Why You Should Stop Trying to Please God

Do you ever feel like you have to try to please God? Or that you must act in a certain way or perform a certain task in order to ensure your salvation? That you must attend church regularly or read Scripture or serve your local community as if your ticket to heaven was dependent upon it?

I believe that we Christians can often fall into this type of incorrect thinking. We are all susceptible of falling into the trap of serving God out of fear instead of love.  

Now I’m not saying that regular church attendance, the reading of Scripture, and serving are not important aspects of the Christian life. What I am saying is that our motivation behind these disciplines must come from the right source. They should never be performed for the sake of performance, in the attempt to please God. So, what is the right source?


The source of our motivation to obey God should be his abundant grace.

I was reading out of the Old Testament recently and stumbled upon Micah 6:7-8. It’s a dialogue between the nation of Israel and one of God’s prophets, Micah.

7 Will the Lord be pleased with thousands of rams,
    with ten thousand rivers of olive oil?
Shall I offer my firstborn for my transgression,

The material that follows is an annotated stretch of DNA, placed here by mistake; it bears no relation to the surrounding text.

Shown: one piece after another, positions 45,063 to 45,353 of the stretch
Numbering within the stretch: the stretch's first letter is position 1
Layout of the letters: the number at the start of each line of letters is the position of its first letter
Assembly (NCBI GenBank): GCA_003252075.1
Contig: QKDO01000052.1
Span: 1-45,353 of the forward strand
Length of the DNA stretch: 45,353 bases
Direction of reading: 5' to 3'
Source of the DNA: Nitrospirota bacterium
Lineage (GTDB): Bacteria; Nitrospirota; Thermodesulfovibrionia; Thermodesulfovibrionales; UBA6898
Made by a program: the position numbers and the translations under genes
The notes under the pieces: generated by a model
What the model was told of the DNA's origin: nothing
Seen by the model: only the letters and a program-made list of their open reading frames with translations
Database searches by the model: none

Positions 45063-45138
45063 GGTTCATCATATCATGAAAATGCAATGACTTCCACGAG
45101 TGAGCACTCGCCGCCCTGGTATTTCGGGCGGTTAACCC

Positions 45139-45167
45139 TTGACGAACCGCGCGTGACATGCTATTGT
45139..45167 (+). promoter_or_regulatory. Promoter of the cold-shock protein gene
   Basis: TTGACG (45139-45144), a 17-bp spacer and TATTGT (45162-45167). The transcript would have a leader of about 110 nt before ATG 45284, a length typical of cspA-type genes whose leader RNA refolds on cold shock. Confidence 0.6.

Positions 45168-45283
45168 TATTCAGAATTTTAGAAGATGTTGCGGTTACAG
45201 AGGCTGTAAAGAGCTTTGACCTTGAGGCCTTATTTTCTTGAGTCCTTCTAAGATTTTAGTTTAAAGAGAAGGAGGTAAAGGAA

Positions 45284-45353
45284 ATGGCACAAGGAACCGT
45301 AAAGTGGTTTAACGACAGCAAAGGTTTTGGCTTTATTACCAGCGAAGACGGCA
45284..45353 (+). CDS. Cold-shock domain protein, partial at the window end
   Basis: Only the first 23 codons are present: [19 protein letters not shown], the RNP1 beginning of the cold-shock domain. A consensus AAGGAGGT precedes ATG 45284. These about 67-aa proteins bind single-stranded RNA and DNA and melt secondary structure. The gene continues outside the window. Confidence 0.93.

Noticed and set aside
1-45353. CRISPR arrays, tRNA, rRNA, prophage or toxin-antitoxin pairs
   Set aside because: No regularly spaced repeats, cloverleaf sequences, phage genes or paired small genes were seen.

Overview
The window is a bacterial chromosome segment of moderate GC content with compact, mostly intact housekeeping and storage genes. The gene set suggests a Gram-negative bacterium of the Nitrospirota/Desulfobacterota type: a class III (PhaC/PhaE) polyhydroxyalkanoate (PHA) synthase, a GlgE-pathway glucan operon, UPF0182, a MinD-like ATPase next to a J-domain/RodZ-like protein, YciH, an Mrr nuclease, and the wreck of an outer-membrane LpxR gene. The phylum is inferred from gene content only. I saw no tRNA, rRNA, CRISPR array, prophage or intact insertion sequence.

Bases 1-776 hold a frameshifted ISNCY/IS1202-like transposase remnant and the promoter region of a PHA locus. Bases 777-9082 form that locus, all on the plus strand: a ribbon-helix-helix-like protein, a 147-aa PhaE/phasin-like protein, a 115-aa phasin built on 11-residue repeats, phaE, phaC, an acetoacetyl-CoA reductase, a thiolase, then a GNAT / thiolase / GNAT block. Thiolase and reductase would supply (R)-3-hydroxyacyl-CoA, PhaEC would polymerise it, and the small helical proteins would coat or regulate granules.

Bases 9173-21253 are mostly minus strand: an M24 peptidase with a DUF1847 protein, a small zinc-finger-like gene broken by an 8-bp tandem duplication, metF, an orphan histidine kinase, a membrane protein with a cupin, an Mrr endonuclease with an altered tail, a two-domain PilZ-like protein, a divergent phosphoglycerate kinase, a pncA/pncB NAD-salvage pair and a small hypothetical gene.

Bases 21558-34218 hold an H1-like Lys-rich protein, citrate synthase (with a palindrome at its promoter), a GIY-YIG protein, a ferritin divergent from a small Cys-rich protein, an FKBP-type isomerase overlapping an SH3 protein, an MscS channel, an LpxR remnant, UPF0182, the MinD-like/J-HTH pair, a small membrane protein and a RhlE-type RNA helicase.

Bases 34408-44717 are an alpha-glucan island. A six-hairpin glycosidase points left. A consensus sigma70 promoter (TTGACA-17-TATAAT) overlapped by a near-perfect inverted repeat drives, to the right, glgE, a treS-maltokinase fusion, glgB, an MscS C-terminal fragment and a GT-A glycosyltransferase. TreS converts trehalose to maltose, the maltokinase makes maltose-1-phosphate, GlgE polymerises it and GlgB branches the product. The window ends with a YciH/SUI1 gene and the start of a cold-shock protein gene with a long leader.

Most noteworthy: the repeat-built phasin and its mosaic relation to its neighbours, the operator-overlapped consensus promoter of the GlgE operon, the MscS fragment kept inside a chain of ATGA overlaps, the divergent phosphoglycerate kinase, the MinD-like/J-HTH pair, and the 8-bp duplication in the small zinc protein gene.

the fruit of my body for the sin of my soul?
8He has shown you, O mortal, what is good.
    And what does the Lord require of you?
To act justly and to love mercy
    and to walk humbly with your God.

Micah 6:7-8 (ESV)

I read this passage and realized that this dialogue is a demonstration of how we Christians often think.

In this passage, the Israelites were asking one thing: “What must I do to please God?” And God responds by saying “Live the life that I’ve called you to, and receive and grace that I freely offer.”

Too many times do I miss this. Too many times do I fail to simply receive the grace of God. Instead I sometimes become the victim of a critical spirit, and find myself feeling as though I must act a certain way in order to please God.

But just think about this for a moment: Why is it that when Jesus pursued the will of God with all of His heart, and did only what the Father told Him to do, and fulfilled the entirety of God’s law and was without sin, all that He received was the ultimate wrath of God and the punishment of crucifixion? Yet when we do not even seek God, and we turn to our own ways, and we are full of sin and fail to pursue God with our whole heart, that we receive the ultimate grace of God?


It’s because God doesn’t focus his attention on condemnation, he focuses it on forgiveness.